Nurses are still facing high patient loads and mandated overtime that is causing greater stress, said Robert Weitzel, president of the Ohio Nurses Association. This may be causing churn among open nursing positions as workers enter and leave the workforce, he said.
“Around 100,000 nurses have left the bedside since the pandemic started due to burnout (and) unsafe working conditions. States where safe staffing mandates are have enticed some nurses to return back to the bedside,” Weitzel said.
U.S. Sen. Sherrod Brown visited Dayton in April to advocate for federal legislation that would set minimum nurse-to-patient staffing standards. That follows similar limits being set in California.,
“Two-thirds of staff nurses in California said that state ratio laws make them more likely to stay at their jobs and 74% say that it has improved quality care in that state,” Weitzel said.
He cited other similar staffing ratios being mandated in states like Oregon, Washington, and Connecticut.
Those representing hospitals say flexibility is needed with patient-staff ratios.
“GDAHA hospitals prioritize patient safety alongside the well-being of their dedicated staff and employees. While staffing ratios have been proposed as a solution to improve patient safety and retain nurses in acute care settings, delivering care in a hospital setting requires operational nimbleness to respond to a dynamic and complex environment,” said Sarah Hackenbracht, president and CEO of the Greater Dayton Area Hospital Association (GDAHA).
That flexibility is needed to provide optimal care, she said.
“Implementing rigid nurse staffing ratios can limit a hospital’s ability to allocate resources efficiently based on the unique requirements of their overall patient population. Hospitals require the autonomy to adjust staffing based on patient acuity and individual care plans,” Hackenbracht said.
The Ohio Nurses Association says mandated patient-to-nurse ratios would help nurses give each patient more attention. Patients at hospitals with staffing limits — typically four patients to one nurse patients — were less likely to be re-admitted within 30 days, Weitzel said.
Hospitals say they need “evidence-based staffing models that consider the specific needs of each hospital,” Hackenbracht said.
“Collaboration among health care professionals, including nurses, physicians, and administrators, is essential to making informed staffing decisions that enhance patient outcomes while ensuring the safety and satisfaction of our clinical and non-clinical staff,” Hackenbracht said.
Hospitals in the Dayton region partnered in 2019 to share best practices on providing support for work-related stress and burnout, Hackenbracht said.
“When revisited in 2021, during COVID-19, trauma also emerged because of the devastating losses of patients and peers that healthcare workers experienced. Hospital leaders are consistently engaging their workforce to identify problems and develop actionable solutions, such access to trained emotional support staff (crisis counselors, faith leaders, etc.) during and after a challenging event,” Hackenbracht said.
The health care workforce is continuing to grow in the Dayton region. Premier Health and Kettering Health currently have more than 4,800 open positions each, according to Ohio Means Jobs.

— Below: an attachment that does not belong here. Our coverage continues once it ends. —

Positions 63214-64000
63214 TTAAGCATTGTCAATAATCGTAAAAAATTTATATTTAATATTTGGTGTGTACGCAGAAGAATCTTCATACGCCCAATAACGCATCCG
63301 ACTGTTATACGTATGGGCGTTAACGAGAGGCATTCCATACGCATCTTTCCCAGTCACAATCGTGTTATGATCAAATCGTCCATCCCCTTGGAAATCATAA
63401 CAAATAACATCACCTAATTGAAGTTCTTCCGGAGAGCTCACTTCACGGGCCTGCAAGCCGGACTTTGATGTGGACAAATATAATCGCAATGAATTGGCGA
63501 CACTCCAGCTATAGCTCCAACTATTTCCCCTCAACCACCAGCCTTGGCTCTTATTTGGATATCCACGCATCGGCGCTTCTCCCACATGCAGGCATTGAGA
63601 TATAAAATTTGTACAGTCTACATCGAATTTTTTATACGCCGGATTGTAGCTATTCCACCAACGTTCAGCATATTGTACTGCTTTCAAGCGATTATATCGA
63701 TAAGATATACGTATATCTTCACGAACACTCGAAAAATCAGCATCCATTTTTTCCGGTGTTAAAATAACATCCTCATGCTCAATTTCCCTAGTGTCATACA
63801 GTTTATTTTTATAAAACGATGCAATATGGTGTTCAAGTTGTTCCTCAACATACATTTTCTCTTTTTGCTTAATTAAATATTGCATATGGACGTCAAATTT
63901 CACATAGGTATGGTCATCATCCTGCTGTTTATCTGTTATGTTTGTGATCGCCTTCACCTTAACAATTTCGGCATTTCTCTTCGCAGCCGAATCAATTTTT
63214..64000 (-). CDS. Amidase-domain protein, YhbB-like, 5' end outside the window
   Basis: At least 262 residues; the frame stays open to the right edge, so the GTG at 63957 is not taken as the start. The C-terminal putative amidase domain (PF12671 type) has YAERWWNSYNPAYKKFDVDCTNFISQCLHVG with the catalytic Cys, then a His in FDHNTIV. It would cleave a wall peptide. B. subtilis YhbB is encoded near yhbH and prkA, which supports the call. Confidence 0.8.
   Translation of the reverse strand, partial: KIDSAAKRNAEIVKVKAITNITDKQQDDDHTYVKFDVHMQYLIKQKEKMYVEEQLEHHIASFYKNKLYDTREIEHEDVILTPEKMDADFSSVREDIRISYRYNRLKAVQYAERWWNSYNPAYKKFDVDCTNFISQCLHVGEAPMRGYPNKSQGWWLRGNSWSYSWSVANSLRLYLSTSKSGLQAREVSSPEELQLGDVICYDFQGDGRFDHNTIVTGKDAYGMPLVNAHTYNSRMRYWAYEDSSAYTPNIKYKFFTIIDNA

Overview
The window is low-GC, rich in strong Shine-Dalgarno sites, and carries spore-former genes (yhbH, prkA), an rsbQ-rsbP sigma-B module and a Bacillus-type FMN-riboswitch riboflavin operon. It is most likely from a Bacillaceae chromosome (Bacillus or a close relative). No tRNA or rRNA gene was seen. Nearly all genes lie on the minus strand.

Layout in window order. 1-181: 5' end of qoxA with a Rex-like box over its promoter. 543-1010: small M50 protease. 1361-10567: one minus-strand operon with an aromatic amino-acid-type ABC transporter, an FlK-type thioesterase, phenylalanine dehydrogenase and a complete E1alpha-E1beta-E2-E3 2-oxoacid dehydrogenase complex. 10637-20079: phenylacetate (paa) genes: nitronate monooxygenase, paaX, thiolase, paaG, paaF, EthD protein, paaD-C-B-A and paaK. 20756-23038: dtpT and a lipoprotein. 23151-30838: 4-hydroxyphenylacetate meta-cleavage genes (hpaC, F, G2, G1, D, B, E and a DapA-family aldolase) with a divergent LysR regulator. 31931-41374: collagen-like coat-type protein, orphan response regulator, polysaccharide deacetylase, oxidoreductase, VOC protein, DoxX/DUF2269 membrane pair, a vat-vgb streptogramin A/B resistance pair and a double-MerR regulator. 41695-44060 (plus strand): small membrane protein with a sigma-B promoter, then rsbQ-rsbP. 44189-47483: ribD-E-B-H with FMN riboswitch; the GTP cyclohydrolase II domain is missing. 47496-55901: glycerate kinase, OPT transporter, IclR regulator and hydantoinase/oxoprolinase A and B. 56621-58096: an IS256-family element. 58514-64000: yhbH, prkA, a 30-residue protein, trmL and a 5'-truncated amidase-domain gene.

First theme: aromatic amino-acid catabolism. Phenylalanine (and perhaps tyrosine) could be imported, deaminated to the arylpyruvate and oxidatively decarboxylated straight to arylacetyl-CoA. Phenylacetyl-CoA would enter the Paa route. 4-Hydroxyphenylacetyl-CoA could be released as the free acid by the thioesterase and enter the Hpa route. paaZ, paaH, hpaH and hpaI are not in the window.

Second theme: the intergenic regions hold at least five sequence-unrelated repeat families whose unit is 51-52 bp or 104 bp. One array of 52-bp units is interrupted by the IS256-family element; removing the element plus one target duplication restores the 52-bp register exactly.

“Health care is a sector of our region’s economy that is consistently hiring because of the overall commitment to serve the health care needs of our communities,” Hackenbracht said.
Some areas of health care were experiencing higher vacancy rates prior to COVID-19, which exacerbated the issue, she said. The industry is also experiencing more Baby Boomers retiring.
“Health care organizations will have to remain nimble and attractive to current and future generations of workers to fill vacancies across an organization. Looking to the future, the American Hospital Association projects continued growth in almost all sectors of health care delivery, but higher growth in outpatient, ambulatory surgery, and home care,” Hackenbracht said.
Educational institutions are also continuing to expand their options for students. Sinclair Community College has increased the students it admits in areas where there are critical workforce shortages, such as respiratory therapy, radiologic technology and dental hygiene, in partnership with area health care institutions.
“We’ve increased the number of students by 20%, and we were able to do that only because our employers are supporting us with clinical experiences, so if we didn’t have that partnership, we couldn’t do the increase in admission,” said Dr. Rena Sebor, dean of health sciences at Sinclair Community College.
They are also bringing a focus to both the patient and the provider’s wellness, Sebor said.
“The pandemic has certainly created burnout in our current and existing health care workforce. It’s also made those who may have once upon a time been interested in health care question if it’s for them, but we have focused our curriculum and our newer curriculum on integrating trauma-informed care into some of the programs,” Sebor said.
Trauma-informed care takes into consideration the patient’s past experiences and traumas, as well as recognizes the provider’s wellness is also important in order to provide optimal care.
“The wellness of the provider is also considered, and that was highlighted when we were working with our hospital employers on designing our new Bachelor’s of Science and Nursing degree,” Sebor said.